Federal Reserve officials are expected to maintain their hawkish stance at next week’s policy-making meeting where they are expected to approve another big interest rate hike, paving the way for higher interest costs. borrowing above 5% by March 2023, according to a survey by Bloomberg economists.
The survey revealed that most respondents expect The Fed will hike rates 75 basis points for a fourth consecutive meeting. The Federal Open Market Committee will announce its decision after a two-day meeting on Tuesday and Wednesday. A basis point is equal to one hundredth of one percent.
The U.S. central bank will then approve a 50 basis point hike in December, followed by 25 basis point increases at the next two meetings in February and March, participants predicted. Rapid policy tightening is likely to trigger a US and global recessionaccording to the survey.
“Inflationary pressures remain intense and the Fed is expected to hike 75 basis points in November,” said James Knightley, chief economist at ING Groep, in a survey response. “We currently expect a more moderate rise of 50 basis points in December given the weakening economy and market.”
Traders are pricing in more than an 80% chance of another 75 basis point rise at the end of the Fed’s two-day meeting next week, according to CME Group’s FedWatch tool, which tracks the trade. Only 18% think the Fed will opt for a half-point hike instead. The Fed took no action to deter this expectation.
The authorities could also take steps to push rates even higher than they had expected as recently as September. high inflation persists despite higher interest rates. The US central bank had forecast a record rate of 4.6% next year, but that could rise depending on upcoming economic data.
The US central bank has embarked on one of the fastest routes in history to raise borrowing costs and slow down the economy. Authorities approved a third straight rate hike of 75 basis points in September, taking the federal funds rate to a range of 3.0% to 3.25% – near restrictive levels – and showed no signs slowdown as they tried to crush runaway inflation.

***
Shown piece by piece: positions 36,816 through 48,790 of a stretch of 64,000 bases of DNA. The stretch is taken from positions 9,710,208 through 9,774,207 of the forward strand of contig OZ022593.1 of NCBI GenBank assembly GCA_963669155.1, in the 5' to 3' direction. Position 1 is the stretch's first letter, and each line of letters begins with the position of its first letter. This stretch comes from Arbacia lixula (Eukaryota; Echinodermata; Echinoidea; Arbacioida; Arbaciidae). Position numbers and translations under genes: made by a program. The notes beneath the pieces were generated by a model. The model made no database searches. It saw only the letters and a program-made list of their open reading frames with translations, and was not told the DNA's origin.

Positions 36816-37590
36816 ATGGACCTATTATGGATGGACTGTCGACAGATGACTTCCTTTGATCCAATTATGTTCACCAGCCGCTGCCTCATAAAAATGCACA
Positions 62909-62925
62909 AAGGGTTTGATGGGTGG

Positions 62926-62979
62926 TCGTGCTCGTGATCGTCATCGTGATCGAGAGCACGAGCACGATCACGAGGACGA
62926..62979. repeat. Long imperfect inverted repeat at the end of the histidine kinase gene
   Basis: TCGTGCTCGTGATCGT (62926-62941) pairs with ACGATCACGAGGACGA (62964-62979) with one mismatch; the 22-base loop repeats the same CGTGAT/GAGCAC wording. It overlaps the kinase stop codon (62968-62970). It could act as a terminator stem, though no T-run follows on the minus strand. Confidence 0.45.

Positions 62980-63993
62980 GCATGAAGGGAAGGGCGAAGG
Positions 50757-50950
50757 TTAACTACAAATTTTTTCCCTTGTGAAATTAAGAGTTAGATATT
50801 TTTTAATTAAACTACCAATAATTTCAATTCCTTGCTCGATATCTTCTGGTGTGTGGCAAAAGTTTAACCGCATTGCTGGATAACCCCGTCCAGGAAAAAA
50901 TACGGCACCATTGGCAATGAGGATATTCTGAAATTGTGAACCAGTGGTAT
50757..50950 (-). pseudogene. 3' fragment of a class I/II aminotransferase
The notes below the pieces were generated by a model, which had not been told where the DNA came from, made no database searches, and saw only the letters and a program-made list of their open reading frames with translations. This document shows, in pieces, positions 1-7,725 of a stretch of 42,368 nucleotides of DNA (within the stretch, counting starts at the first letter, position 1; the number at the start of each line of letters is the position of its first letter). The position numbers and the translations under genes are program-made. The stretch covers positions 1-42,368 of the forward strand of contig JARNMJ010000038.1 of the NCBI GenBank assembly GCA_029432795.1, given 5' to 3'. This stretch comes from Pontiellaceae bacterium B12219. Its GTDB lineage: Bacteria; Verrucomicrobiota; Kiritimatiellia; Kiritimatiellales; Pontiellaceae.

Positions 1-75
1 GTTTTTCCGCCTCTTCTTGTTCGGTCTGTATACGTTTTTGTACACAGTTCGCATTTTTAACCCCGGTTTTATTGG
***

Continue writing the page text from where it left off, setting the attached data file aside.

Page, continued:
A Labor Department report released earlier this month showed consumer price indexa broad measure of the price of everyday goods, including gasoline, groceries and rent, rose 0.4% in September from the previous month and 8.2% on an annual basis, much faster than experts had expected.
“We haven’t made meaningful progress on inflation yet,” Fed Governor Christopher Waller said in a recent speech.
In an even more concerning development that suggests that underlying inflationary pressures in the economy remain strong, core prices, which outweigh the more volatile measures of food and energy, climbed 0.6% in September of the previous month. Compared to the same period last year, core prices jumped 6.6%, the fastest since 1982.
“The CPI came in strong, virtually guaranteeing the Fed will hike 75 basis points next month and at least 50 in December,” said Robert Frick, business economist at Navy Federal Credit Union. . “And we need to be prepared for more bad news in October and November, as the rise in oil prices is likely to turn again from a reduction to an increase in inflation.”